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Thread: Tonnages

  1. #61
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    Default Re: Tonnages

    That reminds me of the Fire Service again Jim, would send the message back so many acres of gorse on fire, i haven't a blood clue was an acre looks like !!!! kt
    R689823

  2. Likes Jim Brady liked this post
  3. #62
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    Default Re: Tonnages

    I worked on a 5 Acre site approx 2 Hectare , 20,000 metre squared , one driver described it as being 10 x 10 , 10x 14 metre trailers by 10 x 14 metre trailers , I worked it out he was spot on so 1 acre is three lorries and trailers x3 lorries and trailers
    Last edited by robpage; 2nd July 2018 at 10:43 AM.
    Rob Page R855150 - British & Commonwealth Shipping ( 1965 - 1973 ) Gulf Oil -( 1973 - 1975 ) Sealink ( 1975 - 1986 )

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    Default Re: Tonnages

    Reading back through this thread it stirred my memory of loading break bulk cargoes such as steel coils, heavy machinery in cases etc.
    Planning the stow you needed to know the maximum tank top load that could be taken for your vessel along with the maximum tank top point load. This is the maximum load your tank top can take at any given point and on break bulk vessels determines the dunnage you may need in order to spread the load. Pure container vessels are so built that the tank top can take both the maximum weight of the stack load but also the point load of the stack which will occur at the 4 corners of the lowest container in the stack. On the old CP Ambassador, ex Dart boat, both the tank top and hatch covers were in pretty poor condition and in the lay over in Montreal a gang of welders were employed patching up and welding doubler plates in the areas where the container feet sat or where on loading and missing the landing point they had punched a hole in the hatch cover. Those hatch covers see little paint maintenance done on them as 99% of the time they are covered totally in containers and their lashings and come in for lots of heavy knocks when loading and discharging plus often have standing water on them whilst at sea. Even the most modern Epoxy coatings have a hard time keeping intact over a period of time.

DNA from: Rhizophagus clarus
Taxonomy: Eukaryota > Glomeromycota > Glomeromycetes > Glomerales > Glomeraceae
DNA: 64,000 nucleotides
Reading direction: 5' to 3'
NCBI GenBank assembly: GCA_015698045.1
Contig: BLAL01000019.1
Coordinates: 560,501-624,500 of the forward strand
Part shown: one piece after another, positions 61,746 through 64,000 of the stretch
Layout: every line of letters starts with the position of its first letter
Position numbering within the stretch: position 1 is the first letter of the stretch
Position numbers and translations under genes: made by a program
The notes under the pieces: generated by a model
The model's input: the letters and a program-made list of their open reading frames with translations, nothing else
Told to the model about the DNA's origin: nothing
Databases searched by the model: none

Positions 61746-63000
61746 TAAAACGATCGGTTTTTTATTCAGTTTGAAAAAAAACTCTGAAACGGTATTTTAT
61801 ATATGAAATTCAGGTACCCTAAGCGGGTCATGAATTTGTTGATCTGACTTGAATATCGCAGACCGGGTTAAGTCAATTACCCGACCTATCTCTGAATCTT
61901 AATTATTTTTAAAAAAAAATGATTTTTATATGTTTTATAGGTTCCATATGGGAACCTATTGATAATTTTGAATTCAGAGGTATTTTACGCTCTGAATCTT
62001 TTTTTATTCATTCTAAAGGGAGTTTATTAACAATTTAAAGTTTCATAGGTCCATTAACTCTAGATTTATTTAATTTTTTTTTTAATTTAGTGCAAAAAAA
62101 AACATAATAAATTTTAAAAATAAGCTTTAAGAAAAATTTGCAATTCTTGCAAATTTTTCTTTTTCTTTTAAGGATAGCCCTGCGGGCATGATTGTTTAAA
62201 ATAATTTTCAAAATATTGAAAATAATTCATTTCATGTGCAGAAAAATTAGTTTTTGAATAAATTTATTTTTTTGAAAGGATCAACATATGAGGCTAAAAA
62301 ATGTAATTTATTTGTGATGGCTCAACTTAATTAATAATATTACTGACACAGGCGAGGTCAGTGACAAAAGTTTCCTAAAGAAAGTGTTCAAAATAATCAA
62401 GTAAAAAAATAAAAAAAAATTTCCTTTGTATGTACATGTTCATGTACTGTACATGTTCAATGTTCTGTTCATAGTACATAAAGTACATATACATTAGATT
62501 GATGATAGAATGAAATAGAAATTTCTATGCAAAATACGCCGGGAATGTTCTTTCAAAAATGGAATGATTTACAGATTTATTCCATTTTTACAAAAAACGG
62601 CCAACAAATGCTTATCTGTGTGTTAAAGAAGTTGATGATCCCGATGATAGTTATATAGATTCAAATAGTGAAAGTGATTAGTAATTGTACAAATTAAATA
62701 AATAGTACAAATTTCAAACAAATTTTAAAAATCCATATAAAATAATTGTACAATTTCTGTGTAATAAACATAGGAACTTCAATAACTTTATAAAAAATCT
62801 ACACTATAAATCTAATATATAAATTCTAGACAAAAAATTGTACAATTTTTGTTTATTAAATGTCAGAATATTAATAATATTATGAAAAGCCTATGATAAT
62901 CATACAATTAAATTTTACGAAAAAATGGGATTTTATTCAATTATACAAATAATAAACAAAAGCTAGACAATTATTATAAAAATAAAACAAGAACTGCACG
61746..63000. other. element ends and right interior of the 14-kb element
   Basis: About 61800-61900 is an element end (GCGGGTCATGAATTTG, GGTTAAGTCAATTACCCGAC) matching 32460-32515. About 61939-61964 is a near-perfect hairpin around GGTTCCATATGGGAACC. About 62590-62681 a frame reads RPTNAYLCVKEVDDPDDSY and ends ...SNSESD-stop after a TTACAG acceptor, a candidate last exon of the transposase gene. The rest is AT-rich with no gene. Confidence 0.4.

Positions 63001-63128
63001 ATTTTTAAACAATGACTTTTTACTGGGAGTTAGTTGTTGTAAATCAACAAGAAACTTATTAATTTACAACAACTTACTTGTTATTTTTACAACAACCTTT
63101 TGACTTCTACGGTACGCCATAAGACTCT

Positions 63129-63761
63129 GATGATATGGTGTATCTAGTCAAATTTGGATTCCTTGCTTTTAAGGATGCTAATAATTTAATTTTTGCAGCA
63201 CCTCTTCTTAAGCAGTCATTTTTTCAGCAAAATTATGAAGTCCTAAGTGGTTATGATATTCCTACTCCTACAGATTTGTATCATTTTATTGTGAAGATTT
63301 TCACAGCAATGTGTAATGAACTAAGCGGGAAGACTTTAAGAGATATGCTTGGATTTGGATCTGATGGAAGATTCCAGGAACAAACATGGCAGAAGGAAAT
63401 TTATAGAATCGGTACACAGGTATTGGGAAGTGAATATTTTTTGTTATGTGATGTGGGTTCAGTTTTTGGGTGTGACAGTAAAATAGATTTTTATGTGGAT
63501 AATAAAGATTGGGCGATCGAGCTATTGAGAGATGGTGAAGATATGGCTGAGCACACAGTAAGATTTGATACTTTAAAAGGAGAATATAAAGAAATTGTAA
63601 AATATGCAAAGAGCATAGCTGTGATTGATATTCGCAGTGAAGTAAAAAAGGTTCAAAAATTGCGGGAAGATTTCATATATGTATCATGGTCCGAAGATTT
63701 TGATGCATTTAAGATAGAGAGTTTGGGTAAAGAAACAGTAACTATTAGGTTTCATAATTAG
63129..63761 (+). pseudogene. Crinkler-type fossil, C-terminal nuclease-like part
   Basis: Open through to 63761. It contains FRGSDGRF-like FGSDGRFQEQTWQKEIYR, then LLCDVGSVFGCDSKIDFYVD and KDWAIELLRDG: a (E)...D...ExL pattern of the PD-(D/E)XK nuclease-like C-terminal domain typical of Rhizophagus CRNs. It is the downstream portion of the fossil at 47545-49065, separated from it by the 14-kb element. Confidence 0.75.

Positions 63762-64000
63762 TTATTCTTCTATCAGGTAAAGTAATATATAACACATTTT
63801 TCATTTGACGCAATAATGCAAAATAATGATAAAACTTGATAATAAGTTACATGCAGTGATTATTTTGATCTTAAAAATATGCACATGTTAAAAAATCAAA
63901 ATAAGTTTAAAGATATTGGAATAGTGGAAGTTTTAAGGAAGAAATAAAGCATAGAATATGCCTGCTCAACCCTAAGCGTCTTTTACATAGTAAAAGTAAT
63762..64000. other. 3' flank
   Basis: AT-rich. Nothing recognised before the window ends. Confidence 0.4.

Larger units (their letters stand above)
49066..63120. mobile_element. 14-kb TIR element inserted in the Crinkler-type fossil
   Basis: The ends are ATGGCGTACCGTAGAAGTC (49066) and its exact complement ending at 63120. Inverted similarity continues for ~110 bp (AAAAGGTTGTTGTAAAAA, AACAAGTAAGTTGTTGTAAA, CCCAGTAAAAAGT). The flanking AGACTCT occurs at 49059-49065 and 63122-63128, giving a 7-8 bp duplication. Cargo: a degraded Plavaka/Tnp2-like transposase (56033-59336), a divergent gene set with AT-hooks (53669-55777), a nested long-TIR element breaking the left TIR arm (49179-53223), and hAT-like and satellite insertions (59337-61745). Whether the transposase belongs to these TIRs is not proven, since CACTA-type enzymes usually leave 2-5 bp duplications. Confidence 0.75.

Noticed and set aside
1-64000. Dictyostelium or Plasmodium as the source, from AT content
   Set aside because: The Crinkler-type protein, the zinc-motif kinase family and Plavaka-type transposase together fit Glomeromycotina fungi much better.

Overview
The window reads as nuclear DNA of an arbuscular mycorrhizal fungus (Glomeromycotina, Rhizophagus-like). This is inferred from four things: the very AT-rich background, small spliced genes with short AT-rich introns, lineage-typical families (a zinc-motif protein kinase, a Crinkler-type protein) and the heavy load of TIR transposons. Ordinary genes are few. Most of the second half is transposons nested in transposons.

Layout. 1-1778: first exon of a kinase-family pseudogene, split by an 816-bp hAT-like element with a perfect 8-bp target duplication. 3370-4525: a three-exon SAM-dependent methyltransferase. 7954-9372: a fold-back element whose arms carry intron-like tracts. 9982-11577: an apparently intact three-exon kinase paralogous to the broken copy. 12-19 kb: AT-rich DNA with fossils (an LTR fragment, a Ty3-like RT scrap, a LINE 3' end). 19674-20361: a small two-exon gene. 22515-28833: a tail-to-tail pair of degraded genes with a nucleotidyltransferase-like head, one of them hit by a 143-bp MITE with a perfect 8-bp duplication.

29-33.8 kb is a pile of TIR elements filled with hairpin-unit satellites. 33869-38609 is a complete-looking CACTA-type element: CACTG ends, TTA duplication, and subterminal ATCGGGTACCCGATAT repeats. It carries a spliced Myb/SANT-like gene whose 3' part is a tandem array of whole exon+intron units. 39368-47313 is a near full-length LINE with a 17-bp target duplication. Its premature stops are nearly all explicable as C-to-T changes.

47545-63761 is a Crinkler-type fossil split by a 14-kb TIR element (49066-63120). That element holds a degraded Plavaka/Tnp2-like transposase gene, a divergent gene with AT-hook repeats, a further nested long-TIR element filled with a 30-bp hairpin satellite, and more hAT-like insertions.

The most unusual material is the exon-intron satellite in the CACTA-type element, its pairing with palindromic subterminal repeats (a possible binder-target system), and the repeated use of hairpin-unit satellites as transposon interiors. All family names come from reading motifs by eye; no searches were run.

Rgds
    J.A.

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    Default Re: Tonnages

    I thought the same. There was the SD14 and the SD16 which I was led to believe was Standard Design 14,000 tons and Standard Design 16,000 tons. Long time ago though.

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    Default Re: Tonnages

    Quote Originally Posted by Keith Tindell View Post
    That reminds me of the Fire Service again Jim, would send the message back so many acres of gorse on fire, i haven't a blood clue was an acre looks like !!!! kt
    Well young Mary married a young country lad.
    Her father as not amused when he told her he wanted to be a farmer.
    The father then kicked him in the balls and said,
    There's a couple of acres to start with.
    Happy daze John in Oz.

    Life is too short to blend in.

    John Strange R737787
    World Traveller

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  8. #66
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    Default Re: Tonnages

    Sunderland was famous for many types of ship, not well known and I might have some of the facts wrong. But a naval architect at J L Thompsons in the mid thirties won a Cities and Guides competition for the design of a utility ship, the prize was 10 shillings. The design was laughed at because it was all welded and reported as not strong enough. Along came the second world war and the design found its way to Lord Beaverbrook who showed C Irving and the rest is as they say history.

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